The poem "Landscape with the Fall of Icarus", by William Carlos Williams, portrays in writing the painting by Brueghel. The piece depicts the Greek myth of the tragedy of Icarus, a boy who flew too close to the sun with wax wings and fell into the sea to his death. The poem has no set rhyme scheme or meter, an example of one of Williams' many free verse poems. After reading the poem many times, I started sensing a feeling of insignificance; that the tragic event of Icarus' death was "quite unnoticed".
One factor contributing to this feeling was the stanza organization. Each stanza was very short, usually containing a sentence or less, and included many enjambments, "a farmer was ploughing/ his field/ the whole pageantry", "of the year was/ awake tingling/ near". The considerably short length of each stanza creates a feeling of unimportance; with no attempt at describing the scene in-depth, Williams just gives the reader a superficial view of the scene. There are also some stanzas that explicitly state the insignificance of Icarus' fall, "the edge of the sea/ concerned/ with itself" and "insignificantly/ off the coast/ there was/ a splash quite unnoticed/ this was/ Icarus drowning". The first of these stanzas relates back to the painting, where one can see Icarus drowning at the edge of the sea. As the stanza reads, "the edge of the sea/ concerned/ with itself" the idea that not even the ocean cares about Icarus drowning fills the reader's mind. In the painting, the part that has Icarus drowning is extremely small and tucked away into the corner, away from the eye of the viewer. Williams accentuates this unimportance by writing, "insignificantly/ off the coast/ there was/ a splash quite unnoticed/ this was/ Icarus drowning". When viewing the painting, Williams must have sensed the slightness of the accident and correctly portrays this in a variety of short and simple stanzas.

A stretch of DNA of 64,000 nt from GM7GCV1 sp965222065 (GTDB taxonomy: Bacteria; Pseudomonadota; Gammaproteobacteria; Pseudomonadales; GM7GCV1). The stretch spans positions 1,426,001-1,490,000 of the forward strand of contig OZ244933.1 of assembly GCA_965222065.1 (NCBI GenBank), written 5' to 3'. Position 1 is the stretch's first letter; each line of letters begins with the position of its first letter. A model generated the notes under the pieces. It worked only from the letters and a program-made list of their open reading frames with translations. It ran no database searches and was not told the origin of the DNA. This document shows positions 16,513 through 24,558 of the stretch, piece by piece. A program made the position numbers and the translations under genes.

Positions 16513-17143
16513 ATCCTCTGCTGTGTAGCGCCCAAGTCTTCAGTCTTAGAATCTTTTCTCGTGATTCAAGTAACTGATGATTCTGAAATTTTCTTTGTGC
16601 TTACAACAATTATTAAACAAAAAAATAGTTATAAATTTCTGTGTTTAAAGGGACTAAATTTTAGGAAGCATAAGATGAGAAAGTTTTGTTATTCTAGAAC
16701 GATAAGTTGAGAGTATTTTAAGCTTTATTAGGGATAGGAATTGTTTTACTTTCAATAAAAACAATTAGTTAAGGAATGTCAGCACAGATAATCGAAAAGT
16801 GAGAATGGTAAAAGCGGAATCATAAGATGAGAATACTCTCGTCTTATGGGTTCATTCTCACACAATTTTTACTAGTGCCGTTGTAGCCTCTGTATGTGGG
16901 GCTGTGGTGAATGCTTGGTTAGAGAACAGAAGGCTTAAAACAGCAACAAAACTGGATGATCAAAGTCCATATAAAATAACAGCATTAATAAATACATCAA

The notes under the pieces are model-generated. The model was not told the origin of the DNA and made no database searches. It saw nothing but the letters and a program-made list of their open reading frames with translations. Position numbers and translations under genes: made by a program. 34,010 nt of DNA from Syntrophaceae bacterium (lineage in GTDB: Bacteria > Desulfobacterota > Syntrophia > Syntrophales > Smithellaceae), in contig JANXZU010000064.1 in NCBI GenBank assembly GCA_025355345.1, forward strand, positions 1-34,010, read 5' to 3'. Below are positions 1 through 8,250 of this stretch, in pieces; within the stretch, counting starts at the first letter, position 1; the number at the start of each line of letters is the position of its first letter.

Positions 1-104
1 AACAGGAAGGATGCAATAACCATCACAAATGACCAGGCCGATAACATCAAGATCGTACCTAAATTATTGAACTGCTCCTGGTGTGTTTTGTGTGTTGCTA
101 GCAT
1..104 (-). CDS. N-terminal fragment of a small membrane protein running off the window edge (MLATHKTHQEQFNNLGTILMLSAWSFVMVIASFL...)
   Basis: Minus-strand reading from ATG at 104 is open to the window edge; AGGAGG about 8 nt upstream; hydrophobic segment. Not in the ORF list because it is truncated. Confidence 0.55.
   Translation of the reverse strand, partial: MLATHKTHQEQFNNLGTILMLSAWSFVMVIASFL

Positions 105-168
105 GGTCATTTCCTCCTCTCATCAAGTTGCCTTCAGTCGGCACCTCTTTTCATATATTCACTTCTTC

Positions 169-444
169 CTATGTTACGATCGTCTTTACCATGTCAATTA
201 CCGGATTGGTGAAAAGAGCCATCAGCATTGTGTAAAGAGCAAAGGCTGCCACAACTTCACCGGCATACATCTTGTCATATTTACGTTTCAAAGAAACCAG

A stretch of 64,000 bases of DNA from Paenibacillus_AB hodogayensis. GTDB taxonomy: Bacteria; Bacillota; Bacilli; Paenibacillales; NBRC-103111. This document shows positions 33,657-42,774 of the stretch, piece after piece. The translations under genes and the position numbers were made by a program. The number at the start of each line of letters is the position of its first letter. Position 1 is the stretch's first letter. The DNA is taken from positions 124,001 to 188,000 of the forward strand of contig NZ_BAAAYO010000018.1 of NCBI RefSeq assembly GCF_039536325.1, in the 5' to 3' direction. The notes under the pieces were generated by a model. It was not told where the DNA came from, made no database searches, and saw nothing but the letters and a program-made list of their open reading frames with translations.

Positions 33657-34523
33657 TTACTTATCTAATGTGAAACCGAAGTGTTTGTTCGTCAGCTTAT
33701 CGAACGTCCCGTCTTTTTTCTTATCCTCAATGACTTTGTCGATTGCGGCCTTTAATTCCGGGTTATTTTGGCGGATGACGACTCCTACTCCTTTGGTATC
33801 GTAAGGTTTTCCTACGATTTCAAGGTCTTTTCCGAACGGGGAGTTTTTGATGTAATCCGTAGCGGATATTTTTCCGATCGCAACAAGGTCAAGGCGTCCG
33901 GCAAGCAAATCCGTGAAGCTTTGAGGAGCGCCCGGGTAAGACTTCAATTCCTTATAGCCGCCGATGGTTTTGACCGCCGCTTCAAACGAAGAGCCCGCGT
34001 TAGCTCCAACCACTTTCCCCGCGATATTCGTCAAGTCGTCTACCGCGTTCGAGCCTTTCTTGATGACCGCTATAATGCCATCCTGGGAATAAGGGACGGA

While I was reading the poem for a third time I looked at the title and noticed the...
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